If you’re a bit of a movie buff, there is nothing cooler than being able to explore a location in real life that you’ve seen on screen. With Australia’s seemingly endless stockpile of stunning film locations, there is no shortage of blockbuster film locations you can visit. Here are some of our favourites!
Mundi Mundi Plains, NSW (Mad Max 2, Priscilla Queen of the Desert)
Perhaps one of Australia’s most iconic film locations lies in the Mundi Mundi Plains, located approximately an hour north of Broken Hill. Here, scenes for two iconic blockbusters, Mad Max 2 and Priscilla Queen of the Desert were filmed, utilising the desolate landscapes to portray an internationally stereotypical ‘Australian outback’ vibe. If you make your way to the Mundi Mundi Lookout, you can really get a sense of the post-apocalyptic landscape that inspired George Miller (Mad Max) in one of the movie releases of the 80s.
MacKinlay, QLD (Crocodile Dundee)
In 1986, Mick Dundee took the world by storm, as The Crocodile Dundee became the highest-grossing Australian film of all time and the highest-grossing non-American film at the US box office. All of a sudden, the eyes of the world were fixated on a small pub in remote northwest Queensland. The pub goes by the name of Walkabout Creek Hotel and it still stands with arms wide open for Crocodile Dundee fans, young and old. Pro tip- If you speak to the staff nicely, you can even get your hands on Mick Dundee’s knife! What a photo opportunity!
Far North Queensland, QLD (The Thin Red Line, Fools Gold, The Island of Dr. Moreau, The Wizards)
The stunning setting of Far North Queensland has long been considered a filmmakers dream, with several films showcasing the landscape between Bramstson Beach and the Daintree. One of the most famous films would have to be the 1998 War epic, The Thin Red Line, starring Hollywood A-listers including George Clooney, John Travolta, Sean Penn, Woody Harrelson, and John Cusak. On the other end of the scale, the movie flop The Island of Dr. Moreau, starring Marlon Brando was also filmed in the Daintree Rainforest, with a focus on Cape Tribulation. Fools Gold starring Kate Hudson and Matthew McConaughy was filmed predominantly in Port Douglas and the 2022 film The Wizards, starring Orlando Bloom and Pete Davidson is currently being filmed in locations across Cairns and Port Douglas.
Mount Diogenes, Victoria (Picnic at Hanging Rock)
In 1975, Australian director Peter Weir adapted the iconic Joan Lindsay novel, Picnic at Hanging Rock, highlighting the incredible scenery of Mount Diogenes. A former volcano that lies 718m above sea level, the incredibly scenic Hanging Rock can be visited on a day trip from the Melbourne CBD and has been a popular tourist destination for decades.
Kangaroo Island, SA (The December Boys)
In 2007, Harry Potter himself, Daniel Radcliff spent time in South Australia, filming the movie adaption of Michael Noonan’s 1963 novel of the same name. While a bit of a flop at the box office, The December Boys presents the stunning scenery of tourist hotspot Kangaroo Island, including the Flinders Chase National Park (Remarkable Rocks, Admirals Arch), Hanson Bay, Little Sahara sand dunes, Snug Cove Road and Cape Borda. Other locations seen in the film and worth a visit include Second Valley, Clayton, and the Murray River which stretches and winds through South Australia to the mouth, located at Goolwa.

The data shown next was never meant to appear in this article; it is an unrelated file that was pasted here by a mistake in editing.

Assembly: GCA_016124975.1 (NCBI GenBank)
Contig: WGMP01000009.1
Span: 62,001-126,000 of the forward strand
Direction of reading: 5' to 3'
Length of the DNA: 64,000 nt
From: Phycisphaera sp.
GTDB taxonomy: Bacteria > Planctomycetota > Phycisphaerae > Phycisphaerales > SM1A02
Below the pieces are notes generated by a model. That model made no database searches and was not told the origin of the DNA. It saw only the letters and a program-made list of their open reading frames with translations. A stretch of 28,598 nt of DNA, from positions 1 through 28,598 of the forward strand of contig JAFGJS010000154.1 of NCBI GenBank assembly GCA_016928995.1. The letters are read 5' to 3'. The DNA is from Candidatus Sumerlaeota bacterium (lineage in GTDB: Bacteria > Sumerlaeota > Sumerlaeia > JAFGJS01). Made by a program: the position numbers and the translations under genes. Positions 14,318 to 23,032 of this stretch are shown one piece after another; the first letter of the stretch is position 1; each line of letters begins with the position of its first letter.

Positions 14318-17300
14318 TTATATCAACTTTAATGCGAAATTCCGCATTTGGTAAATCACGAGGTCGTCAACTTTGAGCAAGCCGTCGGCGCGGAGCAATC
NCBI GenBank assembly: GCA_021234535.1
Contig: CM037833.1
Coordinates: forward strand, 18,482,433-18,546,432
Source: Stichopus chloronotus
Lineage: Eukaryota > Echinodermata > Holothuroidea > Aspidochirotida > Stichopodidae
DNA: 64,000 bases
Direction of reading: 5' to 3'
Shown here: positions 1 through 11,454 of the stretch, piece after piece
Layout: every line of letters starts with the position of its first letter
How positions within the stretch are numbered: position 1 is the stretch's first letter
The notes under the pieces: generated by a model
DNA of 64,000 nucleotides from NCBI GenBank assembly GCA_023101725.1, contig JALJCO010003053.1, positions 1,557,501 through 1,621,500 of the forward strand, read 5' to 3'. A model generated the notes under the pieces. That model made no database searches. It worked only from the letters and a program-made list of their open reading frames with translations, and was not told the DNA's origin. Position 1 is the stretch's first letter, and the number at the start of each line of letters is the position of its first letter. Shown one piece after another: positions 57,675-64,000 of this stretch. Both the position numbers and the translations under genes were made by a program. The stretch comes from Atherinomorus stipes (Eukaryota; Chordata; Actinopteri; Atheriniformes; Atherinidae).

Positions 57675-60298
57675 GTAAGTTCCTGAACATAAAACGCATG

The Coorong, SA (Storm Boy)
In 1976, Henri Safran directed the film adaptation of Colin Thiele’s classic novel, Storm Boy, starring Greg Rowe and David Gulpilil. Key shooting locations included Goolwa (the mouth of the Murray River), Port Elliot, Encounter Bay, Maslins Beach, and the Coorong Lake. The Coorong itself stretches over 200km from Goolwa to Kingston and has immense International importance as a wetland ecosystem.
Robertson, NSW (Babe)
In 1995, a talking pig took the world by storm, with Chris Biibab’s adaptation of Dick King-Smith’s 1983 novel, The Sheep-Pig, going on to become an enormous success, including Oscar nominations for Best Picture. Although the film gives English countryside vibes, Babe was filmed in a small country township called Robertson in the Southern Highlands of NSW and located approximately 140km southwest of the Sydney CBD. Unfortunately, there is no Hoggett Farm to explore, however you can stay in the stunning Fountaindale Grand Manor, which is located in close proximity to the film set.
Arnhem Land, Northern Territory (Ten Canoes, High Ground)
The stunning, vast landscape of Arnhem Land in the top end of Australia is a filmmaker's dream, with over 97,000km of land that is rich in Aboriginal culture, rare wildlife, and breathtaking scenery. One of the biggest hit movies filmed in this sacred land is the 2006 Australian classic, Ten Canoes, which presented the Arafura Swamp to the rest of the world.
Sydney, NSW (The Matrix, Frost/Nixon, The Inbetweeners, Mission Impossible 2)
As one of the most iconic and recognisable harbours in the world, there is no surprise that the Sydney Harbour has provided the backdrop for numerous Hollywood blockbusters. Whether the focus is on the Harbour Bridge, the Sydney Opera House, or the city as a whole, you can’t go wrong with one of the most famous and iconic locations in the world!
The Great Barrier Reef, QLD (Finding Nemo)
We know, we know, animated movies don’t really count, but it’s hard to go past one of the most popular Pixar films of all time. The Great Barrier Reef is home to Nemo and his father Marlin, however, after Nemo ventures into the open water, he is captured and sent to live in a fish tank in Sydney. We promise that it has a happy ending though! The vibrant colour of Finding Nemo captured audiences and critical acclaim when released in 2003, however, the real Great Barrier Reef is just as vivid and beautiful. You might even get the chance to meet Nemo hiding in an anemone!